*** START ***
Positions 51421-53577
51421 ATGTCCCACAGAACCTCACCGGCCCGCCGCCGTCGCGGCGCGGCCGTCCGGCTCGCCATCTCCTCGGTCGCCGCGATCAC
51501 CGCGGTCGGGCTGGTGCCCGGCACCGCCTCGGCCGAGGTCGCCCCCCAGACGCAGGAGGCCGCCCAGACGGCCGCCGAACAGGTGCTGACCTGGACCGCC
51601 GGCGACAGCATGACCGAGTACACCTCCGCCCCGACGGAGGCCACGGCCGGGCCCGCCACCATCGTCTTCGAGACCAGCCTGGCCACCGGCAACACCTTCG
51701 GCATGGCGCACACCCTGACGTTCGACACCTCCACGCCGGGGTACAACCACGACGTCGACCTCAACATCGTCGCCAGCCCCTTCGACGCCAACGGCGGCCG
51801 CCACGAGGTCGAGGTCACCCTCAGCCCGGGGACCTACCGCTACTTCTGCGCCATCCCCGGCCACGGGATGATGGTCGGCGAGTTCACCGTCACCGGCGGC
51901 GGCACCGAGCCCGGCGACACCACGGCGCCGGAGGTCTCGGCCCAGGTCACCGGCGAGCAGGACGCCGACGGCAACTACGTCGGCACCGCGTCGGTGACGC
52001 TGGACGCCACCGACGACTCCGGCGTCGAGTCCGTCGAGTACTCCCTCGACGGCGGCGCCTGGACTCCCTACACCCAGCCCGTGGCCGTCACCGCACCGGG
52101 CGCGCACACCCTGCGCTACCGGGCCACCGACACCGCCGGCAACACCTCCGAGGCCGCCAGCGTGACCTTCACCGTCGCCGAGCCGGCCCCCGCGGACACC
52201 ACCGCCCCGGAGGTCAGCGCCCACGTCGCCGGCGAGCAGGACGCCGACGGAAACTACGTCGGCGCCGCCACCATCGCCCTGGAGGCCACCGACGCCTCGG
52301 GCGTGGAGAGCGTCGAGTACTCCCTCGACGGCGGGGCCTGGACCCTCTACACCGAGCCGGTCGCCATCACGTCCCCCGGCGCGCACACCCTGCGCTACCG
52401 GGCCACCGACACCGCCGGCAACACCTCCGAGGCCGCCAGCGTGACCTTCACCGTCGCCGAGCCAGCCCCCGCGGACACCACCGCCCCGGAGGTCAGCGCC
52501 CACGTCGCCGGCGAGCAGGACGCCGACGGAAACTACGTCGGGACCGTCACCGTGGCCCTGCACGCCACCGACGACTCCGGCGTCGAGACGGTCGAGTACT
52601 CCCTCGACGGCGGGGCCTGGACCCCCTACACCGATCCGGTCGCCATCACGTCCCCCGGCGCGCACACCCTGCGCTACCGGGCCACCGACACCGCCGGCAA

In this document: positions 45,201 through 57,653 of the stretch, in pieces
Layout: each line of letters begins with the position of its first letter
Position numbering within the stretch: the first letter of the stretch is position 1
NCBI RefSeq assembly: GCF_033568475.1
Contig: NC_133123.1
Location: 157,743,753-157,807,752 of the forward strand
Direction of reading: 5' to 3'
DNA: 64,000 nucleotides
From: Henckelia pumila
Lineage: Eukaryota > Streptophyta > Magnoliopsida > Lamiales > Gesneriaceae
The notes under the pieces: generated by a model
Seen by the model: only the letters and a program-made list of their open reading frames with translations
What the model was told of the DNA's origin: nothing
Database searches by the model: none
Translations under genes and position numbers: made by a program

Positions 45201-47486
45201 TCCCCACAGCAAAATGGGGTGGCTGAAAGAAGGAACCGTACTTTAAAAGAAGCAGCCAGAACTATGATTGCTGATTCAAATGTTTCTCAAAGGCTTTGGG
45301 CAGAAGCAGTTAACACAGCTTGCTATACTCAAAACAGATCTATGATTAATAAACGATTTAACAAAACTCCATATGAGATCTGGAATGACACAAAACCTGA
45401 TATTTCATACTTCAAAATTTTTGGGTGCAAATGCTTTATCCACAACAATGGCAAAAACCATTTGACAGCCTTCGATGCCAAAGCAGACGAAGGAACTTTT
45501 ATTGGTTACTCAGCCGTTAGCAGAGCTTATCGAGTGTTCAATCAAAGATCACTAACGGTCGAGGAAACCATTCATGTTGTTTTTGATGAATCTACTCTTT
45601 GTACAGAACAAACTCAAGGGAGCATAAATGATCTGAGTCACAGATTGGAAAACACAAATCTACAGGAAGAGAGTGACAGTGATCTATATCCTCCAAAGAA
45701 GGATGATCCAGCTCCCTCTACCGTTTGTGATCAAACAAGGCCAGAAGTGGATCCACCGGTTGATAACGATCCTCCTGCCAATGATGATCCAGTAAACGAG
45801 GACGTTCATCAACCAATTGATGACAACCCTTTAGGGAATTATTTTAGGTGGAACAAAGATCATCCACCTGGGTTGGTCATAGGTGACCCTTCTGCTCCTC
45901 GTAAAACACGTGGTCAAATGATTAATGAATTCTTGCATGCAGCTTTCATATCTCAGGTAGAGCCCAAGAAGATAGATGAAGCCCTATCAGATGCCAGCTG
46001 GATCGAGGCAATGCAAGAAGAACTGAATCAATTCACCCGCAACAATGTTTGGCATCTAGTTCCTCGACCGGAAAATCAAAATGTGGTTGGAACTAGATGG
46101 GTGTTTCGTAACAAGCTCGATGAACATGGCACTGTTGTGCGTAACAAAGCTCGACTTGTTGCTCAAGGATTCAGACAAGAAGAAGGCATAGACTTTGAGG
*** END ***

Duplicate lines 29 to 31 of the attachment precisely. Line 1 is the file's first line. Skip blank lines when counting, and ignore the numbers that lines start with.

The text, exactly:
Translations under genes and position numbers: made by a program

Positions 45201-47486
45201 TCCCCACAGCAAAATGGGGTGGCTGAAAGAAGGAACCGTACTTTAAAAGAAGCAGCCAGAACTATGATTGCTGATTCAAATGTTTCTCAAAGGCTTTGGG